U.S. Education Secretary Arne Duncan said he’s taller than Barack Obama and has a better jump shot than Sen. John McCain but stopped short of challenging the commander-in-chief’s own skills on the court.
Duncan, speaking Saturday to University of Wisconsin-Madison spring graduates at the Kohl Center, joked about his credentials over other notable speakers, referencing a student newspaper article chiding officials for taking so long to invite someone with “somewhat” the same speaking prowess as the president, who spoke at the University of Michigan in Ann Arbor two weeks ago.
Like most graduation speeches this spring, Duncan referenced the tough job market facing graduates but offered advice for adapting to the new age of employment. He spoke at one of UW’s five ceremonies that add up to about 6,000 graduates this spring.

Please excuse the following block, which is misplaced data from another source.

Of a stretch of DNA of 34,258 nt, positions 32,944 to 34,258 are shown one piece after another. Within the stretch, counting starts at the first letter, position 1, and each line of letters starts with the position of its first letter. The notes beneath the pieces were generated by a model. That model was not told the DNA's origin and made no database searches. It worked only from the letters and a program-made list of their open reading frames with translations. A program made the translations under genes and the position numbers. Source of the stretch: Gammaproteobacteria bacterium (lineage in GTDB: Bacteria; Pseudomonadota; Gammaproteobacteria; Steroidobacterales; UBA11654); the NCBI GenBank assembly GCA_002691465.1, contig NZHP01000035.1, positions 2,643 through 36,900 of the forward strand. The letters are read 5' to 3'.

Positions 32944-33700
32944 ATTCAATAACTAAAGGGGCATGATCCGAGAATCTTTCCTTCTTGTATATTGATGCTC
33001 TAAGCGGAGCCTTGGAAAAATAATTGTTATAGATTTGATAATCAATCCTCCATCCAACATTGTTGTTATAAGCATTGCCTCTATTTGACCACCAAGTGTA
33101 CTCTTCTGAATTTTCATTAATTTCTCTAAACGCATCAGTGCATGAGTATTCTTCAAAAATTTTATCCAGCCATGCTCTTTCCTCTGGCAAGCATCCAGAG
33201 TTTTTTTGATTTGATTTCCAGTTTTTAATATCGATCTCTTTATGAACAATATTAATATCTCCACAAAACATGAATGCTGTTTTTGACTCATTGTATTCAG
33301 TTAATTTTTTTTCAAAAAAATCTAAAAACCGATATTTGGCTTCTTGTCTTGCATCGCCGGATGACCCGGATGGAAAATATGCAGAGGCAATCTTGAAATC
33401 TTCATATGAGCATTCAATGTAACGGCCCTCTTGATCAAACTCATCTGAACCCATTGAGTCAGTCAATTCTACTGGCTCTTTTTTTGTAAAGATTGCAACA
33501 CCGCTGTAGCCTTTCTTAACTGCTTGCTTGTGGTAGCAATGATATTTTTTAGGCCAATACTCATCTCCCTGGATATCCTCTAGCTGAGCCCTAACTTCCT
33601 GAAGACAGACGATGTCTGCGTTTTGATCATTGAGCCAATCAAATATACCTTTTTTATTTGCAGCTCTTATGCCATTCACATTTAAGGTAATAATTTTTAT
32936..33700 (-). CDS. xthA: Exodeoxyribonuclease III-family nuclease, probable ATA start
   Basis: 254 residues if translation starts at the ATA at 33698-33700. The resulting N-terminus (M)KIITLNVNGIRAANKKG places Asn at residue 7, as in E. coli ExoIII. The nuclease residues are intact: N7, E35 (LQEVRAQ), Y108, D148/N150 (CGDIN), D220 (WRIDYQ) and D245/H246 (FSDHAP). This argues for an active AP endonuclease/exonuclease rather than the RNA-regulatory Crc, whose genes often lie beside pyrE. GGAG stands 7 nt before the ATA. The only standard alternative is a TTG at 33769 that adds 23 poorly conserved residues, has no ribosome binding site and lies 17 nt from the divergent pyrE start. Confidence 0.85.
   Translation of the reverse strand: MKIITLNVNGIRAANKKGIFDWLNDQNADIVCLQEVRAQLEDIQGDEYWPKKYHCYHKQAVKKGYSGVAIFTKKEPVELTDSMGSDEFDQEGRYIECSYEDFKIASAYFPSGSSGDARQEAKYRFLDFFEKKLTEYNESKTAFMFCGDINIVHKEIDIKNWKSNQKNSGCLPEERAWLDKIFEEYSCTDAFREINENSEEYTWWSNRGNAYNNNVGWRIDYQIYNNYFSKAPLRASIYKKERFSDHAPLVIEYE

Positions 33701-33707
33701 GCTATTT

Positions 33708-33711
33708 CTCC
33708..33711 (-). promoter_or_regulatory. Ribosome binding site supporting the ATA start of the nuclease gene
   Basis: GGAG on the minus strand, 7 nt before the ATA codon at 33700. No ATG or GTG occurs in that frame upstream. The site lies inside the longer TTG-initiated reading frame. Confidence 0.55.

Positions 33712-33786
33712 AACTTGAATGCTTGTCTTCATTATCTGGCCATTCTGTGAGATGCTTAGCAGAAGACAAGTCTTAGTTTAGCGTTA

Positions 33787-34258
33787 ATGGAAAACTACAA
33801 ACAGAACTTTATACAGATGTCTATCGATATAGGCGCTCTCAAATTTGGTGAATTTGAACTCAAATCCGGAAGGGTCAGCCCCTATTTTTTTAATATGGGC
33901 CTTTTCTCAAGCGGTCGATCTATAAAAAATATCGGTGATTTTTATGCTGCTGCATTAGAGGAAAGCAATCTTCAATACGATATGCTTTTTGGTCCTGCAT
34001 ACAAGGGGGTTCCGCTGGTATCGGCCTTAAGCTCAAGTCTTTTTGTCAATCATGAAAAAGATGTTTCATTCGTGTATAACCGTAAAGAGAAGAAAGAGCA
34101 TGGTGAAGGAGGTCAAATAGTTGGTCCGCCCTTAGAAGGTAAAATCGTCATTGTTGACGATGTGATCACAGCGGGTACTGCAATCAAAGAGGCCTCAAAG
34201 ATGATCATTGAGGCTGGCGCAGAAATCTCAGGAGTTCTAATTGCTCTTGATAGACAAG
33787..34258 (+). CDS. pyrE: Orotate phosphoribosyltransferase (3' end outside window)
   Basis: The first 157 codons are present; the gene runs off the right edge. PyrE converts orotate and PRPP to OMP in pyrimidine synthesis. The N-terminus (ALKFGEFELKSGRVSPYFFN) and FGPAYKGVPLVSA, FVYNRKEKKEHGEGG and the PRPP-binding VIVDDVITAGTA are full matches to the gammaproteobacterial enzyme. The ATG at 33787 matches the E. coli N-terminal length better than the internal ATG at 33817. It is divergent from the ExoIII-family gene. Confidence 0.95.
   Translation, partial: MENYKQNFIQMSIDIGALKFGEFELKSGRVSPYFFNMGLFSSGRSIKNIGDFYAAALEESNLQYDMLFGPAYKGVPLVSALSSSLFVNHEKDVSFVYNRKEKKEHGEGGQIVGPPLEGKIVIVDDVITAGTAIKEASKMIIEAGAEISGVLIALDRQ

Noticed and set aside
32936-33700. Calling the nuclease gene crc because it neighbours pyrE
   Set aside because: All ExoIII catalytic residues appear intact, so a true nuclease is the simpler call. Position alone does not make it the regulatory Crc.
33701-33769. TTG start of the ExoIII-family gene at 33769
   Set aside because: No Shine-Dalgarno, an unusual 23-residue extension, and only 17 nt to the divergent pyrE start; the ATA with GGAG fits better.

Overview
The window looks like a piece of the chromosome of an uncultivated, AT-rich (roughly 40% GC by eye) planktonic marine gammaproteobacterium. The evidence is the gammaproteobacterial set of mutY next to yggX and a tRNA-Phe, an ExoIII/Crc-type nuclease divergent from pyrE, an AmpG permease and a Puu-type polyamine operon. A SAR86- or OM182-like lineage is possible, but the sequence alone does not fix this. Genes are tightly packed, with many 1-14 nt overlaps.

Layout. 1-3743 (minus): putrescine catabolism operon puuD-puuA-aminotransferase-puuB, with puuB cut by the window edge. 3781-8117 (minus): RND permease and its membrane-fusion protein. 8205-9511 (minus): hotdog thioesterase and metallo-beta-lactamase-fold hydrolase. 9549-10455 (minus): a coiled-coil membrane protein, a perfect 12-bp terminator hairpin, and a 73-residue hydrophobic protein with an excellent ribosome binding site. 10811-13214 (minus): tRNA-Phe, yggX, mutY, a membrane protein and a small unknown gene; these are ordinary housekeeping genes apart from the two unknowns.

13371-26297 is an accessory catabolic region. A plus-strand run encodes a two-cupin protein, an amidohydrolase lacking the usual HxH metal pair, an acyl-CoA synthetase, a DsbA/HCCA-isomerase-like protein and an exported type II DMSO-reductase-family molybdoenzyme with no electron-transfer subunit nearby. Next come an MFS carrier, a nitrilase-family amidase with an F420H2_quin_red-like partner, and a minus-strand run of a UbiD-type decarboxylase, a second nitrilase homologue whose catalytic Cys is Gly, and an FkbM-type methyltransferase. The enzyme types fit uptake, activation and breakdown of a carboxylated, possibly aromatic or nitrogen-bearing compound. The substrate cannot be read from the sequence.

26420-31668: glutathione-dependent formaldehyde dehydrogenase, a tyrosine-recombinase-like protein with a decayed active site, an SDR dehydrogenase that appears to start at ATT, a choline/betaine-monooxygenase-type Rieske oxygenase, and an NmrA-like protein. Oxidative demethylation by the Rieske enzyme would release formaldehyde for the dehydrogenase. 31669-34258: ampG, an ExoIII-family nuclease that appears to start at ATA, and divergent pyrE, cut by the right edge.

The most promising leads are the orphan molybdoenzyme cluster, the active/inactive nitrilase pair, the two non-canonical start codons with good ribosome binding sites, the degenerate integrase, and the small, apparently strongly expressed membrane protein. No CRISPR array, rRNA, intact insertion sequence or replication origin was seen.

“Rather than telling you about time-honored truths, I want to talk about skillfully managing uncertainty and serendipity as the defining elements of the 21st century education,” Duncan said. “It’s not just knowledge and subject mastery; your ability to adapt, be creative and pursue your passion will determine how you fare in the job market.”
Citing the “hallmarks of a great progressive education,” Duncan told graduates they need to focus on their ability to work both independently and in teams and be creative in a global job market.